That may sum up Dawn of Sorrow’s major flaw, right there; it tried to have a story.  The original Castlevania games didn’t need any more plot than “Let’s go kill us some vampire!” And when Dracula’s Curse started introducing rudimentary dialogue, it only gave us enough to suggest an interesting back story behind the characters. All the charm in those games came from using familiar monsters as enemies and bosses. While the original game pit you against Frankenstein’s monster, the Mummy, Medusa, and Dracula, Dawn of Sorrow gives you…some guys. Just some dudes. They have some minor powers, but nothing really interesting, and they go down fairly easily. Hardly something you’d expect from a candidate for the position of Supreme Vampiric Evil.

When zombie T-rex starts crawling out of his skin, even Chris Pratt runs away.

When zombie T-rex starts crawling out of his skin, even Chris Pratt runs away.

I might come off as overly harsh toward the game, but I actually really enjoyed it. Unfortunately, the aspects I enjoy make it play exactly like Aria of Sorrow, Symphony of the Night, and all other Metroid-vania games. You still romp through the same castle, looking for the same abilities, fighting the same generic monsters…in a way, Castlevania resembles porn. New material doesn’t necessarily make it better, and we still look for all the same parts we looked for before, but everything has a slightly different layout and position that keeps it interesting enough to spend three hours every night on it. So even though the story flounders like a school of mackerel dumped into a Taco Bell parking lot, the idea of dashing through the castle slaughtering monsters like Abraham Van Helsing turned into the Incredible Hulk still makes the game well worth playing.

Connect the dots. La, la, la-la!

Connect the dots. La, la, la-la!

I should note, though, that as a DS game, Konami felt obligated to include a touch mechanic. Every time you defeat a boss, you have to draw out a magical seal on the screen or the enemy will regenerate a set amount of HP and you’ll have to whittle it down again. This doesn’t really detract from the game, but I can’t honestly say it adds anything to game play either. It more feels like a token gesture, a feeble attempt at striving for praise from game developers, who just may end up humoring Konami like a child who brings home a picture that looks like the creation of a blind elephant with a crayon and suddenly wants to become a professional artist.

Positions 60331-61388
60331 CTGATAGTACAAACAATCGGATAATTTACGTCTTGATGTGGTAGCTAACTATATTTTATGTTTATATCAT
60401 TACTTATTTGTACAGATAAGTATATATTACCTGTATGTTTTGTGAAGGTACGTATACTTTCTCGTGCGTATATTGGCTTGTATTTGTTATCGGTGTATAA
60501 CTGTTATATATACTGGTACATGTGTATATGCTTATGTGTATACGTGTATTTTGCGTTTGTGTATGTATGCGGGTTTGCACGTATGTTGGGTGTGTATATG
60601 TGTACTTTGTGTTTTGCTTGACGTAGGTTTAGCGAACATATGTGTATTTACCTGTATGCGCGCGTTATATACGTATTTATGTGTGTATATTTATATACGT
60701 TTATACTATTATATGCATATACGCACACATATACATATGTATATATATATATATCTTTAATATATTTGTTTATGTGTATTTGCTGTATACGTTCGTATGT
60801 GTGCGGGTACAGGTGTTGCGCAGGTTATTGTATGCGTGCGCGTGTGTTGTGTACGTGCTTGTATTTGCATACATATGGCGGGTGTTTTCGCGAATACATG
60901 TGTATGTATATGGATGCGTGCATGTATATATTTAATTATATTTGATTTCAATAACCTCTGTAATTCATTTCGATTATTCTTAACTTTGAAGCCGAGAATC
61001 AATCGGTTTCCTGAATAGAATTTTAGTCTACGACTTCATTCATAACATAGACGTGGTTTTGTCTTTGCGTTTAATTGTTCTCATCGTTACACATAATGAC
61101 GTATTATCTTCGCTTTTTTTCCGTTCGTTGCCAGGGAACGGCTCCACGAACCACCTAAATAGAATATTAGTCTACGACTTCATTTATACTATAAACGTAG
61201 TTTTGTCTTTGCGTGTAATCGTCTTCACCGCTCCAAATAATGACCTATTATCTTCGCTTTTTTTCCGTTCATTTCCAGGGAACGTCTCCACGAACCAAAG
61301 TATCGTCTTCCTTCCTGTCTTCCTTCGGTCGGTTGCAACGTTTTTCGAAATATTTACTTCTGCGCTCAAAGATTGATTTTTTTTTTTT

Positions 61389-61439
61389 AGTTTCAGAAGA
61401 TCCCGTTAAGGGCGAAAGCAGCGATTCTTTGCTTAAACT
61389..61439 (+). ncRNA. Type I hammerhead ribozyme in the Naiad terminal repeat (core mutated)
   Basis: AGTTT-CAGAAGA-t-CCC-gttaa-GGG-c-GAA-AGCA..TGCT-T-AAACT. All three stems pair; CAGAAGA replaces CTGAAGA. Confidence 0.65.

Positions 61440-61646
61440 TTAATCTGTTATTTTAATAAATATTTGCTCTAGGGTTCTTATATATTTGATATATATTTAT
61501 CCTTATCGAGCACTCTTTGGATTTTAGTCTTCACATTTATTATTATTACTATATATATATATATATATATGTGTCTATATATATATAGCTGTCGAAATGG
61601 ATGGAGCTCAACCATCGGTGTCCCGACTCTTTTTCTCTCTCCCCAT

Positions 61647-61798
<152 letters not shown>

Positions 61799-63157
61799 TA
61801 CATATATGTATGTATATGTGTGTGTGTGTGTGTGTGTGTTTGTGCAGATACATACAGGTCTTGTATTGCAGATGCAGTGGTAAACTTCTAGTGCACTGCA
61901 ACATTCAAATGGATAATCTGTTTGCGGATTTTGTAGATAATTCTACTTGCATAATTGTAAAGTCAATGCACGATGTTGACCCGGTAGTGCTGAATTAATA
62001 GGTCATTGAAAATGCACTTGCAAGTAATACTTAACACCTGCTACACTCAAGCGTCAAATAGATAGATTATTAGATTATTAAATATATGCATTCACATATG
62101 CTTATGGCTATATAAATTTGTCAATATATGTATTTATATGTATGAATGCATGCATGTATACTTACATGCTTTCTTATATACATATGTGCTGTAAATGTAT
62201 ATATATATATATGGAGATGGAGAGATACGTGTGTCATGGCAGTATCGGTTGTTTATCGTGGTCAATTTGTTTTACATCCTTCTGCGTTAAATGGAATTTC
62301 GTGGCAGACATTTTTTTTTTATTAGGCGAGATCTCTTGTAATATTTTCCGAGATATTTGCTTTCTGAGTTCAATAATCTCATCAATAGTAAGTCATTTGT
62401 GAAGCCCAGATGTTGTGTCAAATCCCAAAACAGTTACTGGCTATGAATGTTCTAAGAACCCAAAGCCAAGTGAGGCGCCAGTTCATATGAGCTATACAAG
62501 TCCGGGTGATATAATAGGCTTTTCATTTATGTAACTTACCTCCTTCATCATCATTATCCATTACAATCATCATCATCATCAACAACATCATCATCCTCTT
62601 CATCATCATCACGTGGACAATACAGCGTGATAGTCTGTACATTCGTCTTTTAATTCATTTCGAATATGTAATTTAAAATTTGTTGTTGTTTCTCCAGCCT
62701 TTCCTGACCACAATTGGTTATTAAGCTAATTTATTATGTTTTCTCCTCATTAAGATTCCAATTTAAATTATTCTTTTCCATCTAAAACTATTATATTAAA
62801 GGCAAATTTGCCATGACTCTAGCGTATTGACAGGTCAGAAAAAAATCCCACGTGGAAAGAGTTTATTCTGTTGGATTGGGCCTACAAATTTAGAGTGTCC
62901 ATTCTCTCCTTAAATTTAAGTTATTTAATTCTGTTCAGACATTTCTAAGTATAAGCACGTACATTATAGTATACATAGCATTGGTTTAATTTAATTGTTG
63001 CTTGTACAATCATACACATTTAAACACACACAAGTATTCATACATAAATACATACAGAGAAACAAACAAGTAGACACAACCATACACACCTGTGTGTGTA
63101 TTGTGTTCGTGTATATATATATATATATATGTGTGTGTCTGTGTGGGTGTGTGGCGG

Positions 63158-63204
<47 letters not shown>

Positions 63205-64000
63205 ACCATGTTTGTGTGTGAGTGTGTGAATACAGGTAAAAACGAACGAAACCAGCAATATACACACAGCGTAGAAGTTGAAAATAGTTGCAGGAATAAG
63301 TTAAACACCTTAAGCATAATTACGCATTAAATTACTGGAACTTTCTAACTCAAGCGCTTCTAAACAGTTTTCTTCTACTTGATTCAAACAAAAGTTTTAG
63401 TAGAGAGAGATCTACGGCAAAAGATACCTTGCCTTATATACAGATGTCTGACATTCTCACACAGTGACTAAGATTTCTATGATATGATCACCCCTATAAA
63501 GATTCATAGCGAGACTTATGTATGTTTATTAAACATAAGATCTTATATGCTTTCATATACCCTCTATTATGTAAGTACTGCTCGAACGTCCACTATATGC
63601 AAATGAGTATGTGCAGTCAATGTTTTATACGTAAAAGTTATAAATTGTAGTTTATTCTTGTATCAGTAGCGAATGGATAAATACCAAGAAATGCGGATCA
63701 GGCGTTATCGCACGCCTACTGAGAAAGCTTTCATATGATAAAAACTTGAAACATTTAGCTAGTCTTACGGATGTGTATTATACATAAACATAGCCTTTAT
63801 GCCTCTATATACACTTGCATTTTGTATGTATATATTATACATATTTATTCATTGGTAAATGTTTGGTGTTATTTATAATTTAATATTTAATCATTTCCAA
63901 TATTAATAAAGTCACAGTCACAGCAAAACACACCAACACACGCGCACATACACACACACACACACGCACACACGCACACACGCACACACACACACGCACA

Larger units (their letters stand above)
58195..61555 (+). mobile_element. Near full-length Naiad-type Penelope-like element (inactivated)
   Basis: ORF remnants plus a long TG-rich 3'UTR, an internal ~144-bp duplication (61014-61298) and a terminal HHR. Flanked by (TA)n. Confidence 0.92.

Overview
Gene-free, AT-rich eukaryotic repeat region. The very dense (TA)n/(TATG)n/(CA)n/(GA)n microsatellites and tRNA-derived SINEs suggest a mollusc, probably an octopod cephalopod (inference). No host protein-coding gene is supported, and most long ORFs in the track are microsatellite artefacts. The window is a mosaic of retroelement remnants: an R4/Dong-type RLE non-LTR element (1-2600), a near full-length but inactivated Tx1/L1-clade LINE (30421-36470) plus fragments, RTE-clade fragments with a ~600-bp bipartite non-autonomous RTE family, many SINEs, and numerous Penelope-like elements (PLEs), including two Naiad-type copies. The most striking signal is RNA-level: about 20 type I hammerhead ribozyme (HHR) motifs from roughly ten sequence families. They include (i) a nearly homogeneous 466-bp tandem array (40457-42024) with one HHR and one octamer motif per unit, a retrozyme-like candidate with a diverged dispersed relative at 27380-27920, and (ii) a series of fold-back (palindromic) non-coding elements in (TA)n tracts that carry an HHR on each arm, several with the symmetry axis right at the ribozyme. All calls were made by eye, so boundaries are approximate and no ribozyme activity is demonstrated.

alucardscreenDawn of Sorrow has one really cool aspect–which, apparently, they also included in Aria of Sorrow and I just missed–that lets you play as Julius Belmont if you meet the right conditions at the end of the game. Almost like Zelda’s second quest, this opens up access to an entire game with different mechanics. You control Belmont, the rightful protagonist of a Castlevania game, as he hunts down Soma, who has given in to his hate and joined the Dark Side of the Force. Rather than equipping souls, Julius has access to the traditional sub-weapons from the NES Castlevania games, and much like Dracula’s Curse, he can recruit sidekicks, including Alucard, who retains the same abilities he had in Castlevania 3. As soon as you find all the playable characters, you have access to all areas of the castle, and since you presumably learned the secrets and layout the first time through the game, you don’t have to spend as much time squinting over the tiny map with a high powered magnifying glass, looking for every spot you may have missed a door or a branching path. To balance this out, however, they removed all healing items, so it becomes a major grind, especially near the end of the game.

If you get lost, just look closely at the map for the one span not fully enclosed by the white border.

If you get lost, just look closely at the map for the one span not fully enclosed by the white border.

So maybe it doesn’t play as an homage to classic horror, and maybe it does just rehash an old Castlevania formula…which in turn rehashes the classic Metroid formula…which attempted to combine Mario and Zelda…and maybe I can’t say anything both original and positive about it. But…I forgot where I was going with this. Just enjoy the game. And happy October…I have a special edition planned in a few weeks, so look forward to that.

Lego Star Wars II: The Original Trilogy – PS2, NDS

Lswii_pcfrontBy a show of hands, how many of you played with Legos? I did. I had birthdays where I wouldn’t get anything except Legos. I’d combine base plates with a friend of mine and we’d construct entire cities of little plastic bricks. My fascination with Legos shaped my career path, helping me decide that, for the safety of anyone who ever drove a car or went into a building, I should not go into architecture or engineering. But for all the failed mechanisms I’d contrive and all the magnificent buildings that collapsed under the weight of my genius–or the more likely culprit, physics–I still loved to build. And do you know what else I loved? Star Wars.

Who doesn’t, though, right? Well, besides my ex-girlfriend, but she has a soul cold enough to freeze over and dampen the spirits of even the great Boba Fett himself, so she doesn’t count. The popularity of Legos makes them the natural choice to compliment the epic space-fantasy masterpiece, so what could possibly go wrong with Lego Star Wars II: The Original Trilogy. It already has a leg up over the first Lego Star Wars insomuch as it does not demand you play through the prequel trilogy.

Note how Lego Men make perfect--and geographically customizable--Risk pieces. They already have horses and cannons. Also, notice how maps installed on the floors at UMD make perfect Risk boards.